Over the last decade, mindfulness has often been presented as a low cost and highly flexible solution to a wide range of health and wellbeing problems. The reality tends to be quite different, a few specific forms of mindfulness have been shown to bring some benefits to specific practitioners in certain conditions. It should be remembered that contemporary mindfulness is just one kind of meditation, generally a reduced and limited form, designed for short term use with western secular practitioners. This same principle applies to Mindfulness for Students (MindfS).
One way of categorising Mindfulness for Students (MindfS) is as a short term intervention, created to offer an all-round improvement in wellbeing which can create the conditions for more positive engagement with academic work. By contrast Meditation for Students (MedfS) is a more direct approach which works with those psychological constructs known to be linked to anxiety, poor motivation and procrastination. The available evidence indicates that there are a number of behaviours strongly correlated with obstacles to academic performance. We’re not talking about ability here, rather conditions that impair performance, such as poor motivation, anxiety or a desire to withdraw from even the most basic academic tasks. By working with some of these known negative constructs, the conditions that give rise to academic problems may be reduced significantly.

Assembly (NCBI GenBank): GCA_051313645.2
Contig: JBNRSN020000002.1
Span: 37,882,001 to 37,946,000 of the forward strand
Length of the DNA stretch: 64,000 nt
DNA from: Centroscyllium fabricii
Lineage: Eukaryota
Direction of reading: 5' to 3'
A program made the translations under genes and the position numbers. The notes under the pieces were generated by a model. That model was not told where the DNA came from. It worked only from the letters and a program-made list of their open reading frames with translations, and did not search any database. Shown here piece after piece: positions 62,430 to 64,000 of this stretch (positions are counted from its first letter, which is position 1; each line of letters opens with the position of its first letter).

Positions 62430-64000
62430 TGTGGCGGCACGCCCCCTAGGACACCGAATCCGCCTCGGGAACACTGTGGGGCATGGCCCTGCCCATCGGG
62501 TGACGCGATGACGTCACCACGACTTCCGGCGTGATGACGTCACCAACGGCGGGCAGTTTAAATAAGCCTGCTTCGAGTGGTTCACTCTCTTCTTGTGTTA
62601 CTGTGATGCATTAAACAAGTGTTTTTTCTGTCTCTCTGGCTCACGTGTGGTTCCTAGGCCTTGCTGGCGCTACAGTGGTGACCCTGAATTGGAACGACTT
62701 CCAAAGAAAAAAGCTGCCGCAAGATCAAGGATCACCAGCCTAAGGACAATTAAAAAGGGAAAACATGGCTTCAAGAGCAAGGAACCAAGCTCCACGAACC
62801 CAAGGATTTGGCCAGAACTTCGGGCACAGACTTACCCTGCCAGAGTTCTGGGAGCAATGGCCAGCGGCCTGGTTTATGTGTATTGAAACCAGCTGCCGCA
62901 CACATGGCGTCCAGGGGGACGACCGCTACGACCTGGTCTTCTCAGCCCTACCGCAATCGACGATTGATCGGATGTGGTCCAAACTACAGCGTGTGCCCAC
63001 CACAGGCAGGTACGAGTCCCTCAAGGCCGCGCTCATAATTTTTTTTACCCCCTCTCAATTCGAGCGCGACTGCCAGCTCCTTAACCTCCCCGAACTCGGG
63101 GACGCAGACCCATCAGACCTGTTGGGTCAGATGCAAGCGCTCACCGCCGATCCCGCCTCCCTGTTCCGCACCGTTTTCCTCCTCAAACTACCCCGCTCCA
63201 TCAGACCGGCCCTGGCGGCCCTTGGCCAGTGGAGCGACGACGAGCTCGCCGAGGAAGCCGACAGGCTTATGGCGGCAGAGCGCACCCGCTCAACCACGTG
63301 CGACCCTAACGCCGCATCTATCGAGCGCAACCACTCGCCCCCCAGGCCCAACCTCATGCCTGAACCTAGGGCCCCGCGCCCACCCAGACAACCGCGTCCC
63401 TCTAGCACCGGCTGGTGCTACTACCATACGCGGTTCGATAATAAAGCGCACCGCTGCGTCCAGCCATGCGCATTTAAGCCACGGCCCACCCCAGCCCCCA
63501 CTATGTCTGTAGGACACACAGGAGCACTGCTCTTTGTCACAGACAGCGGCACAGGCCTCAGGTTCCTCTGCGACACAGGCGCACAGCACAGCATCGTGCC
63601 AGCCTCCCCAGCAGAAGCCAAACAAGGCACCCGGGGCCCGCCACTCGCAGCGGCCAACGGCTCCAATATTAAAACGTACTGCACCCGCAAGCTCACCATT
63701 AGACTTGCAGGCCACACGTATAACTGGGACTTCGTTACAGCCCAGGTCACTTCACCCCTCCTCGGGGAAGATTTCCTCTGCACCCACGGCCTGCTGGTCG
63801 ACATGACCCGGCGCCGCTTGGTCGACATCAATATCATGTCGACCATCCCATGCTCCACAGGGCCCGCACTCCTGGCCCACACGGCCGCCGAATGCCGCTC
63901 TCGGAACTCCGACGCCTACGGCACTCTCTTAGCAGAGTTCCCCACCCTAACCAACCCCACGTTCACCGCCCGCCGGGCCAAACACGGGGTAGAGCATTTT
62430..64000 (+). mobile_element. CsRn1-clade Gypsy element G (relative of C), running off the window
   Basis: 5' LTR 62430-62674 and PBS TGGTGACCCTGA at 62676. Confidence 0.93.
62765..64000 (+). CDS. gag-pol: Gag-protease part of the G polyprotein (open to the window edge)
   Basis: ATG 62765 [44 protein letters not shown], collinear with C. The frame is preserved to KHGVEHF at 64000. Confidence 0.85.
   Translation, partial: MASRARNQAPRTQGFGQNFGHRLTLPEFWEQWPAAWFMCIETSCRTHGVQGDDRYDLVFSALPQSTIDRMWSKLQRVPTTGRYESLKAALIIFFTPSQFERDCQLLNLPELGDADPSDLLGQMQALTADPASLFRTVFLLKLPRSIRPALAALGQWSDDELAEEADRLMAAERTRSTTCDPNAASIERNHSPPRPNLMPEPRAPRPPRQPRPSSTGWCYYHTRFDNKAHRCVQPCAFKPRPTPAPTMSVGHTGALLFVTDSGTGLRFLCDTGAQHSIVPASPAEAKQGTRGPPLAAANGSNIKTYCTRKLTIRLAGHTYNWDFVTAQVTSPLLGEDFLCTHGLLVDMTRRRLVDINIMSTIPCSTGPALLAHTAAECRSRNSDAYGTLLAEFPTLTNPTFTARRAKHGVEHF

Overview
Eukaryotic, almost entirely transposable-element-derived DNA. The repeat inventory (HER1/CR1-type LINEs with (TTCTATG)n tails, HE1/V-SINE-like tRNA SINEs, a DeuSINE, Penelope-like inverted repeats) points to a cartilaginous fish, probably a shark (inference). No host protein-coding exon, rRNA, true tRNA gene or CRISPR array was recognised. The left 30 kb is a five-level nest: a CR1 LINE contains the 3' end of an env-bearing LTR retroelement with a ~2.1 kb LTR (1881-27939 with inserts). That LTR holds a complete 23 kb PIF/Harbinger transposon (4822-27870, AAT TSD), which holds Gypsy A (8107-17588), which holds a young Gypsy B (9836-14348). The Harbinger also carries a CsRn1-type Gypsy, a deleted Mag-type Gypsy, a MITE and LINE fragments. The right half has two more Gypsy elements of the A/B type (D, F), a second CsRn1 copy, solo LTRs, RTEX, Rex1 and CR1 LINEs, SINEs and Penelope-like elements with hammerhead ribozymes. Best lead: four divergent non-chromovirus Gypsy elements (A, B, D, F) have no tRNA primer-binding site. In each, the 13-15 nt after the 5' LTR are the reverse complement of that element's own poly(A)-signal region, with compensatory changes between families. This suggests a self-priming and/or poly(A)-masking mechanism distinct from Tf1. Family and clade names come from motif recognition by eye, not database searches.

There are benefits to both approaches, Mindfulness for Students (MindfS) is designed to create a general sense of wellbeing, whereas Meditation for Students (MedfS) has been developed to directly reduce the impact of anxiety, procrastination and poor motivation. We offer training to individuals and groups throughout Kent and London, Skype tuition is possible in other areas. For details of availability and prices visit the student meditation page or get in touch.
Stephen Gene Morris
Both Mindfulness for Students and Meditation for Students have been created by Stephen Gene Morris, a meditator with over 25 years experience of secular and spiritual contemplation. Stephen has taught meditation to hundreds of students in recent years, he holds first class honours in psychology, an MSc in cognitive psychology and neuroscience, he is a PhD candidate at the University of Kent and an experienced Academic Mentor and Tutor.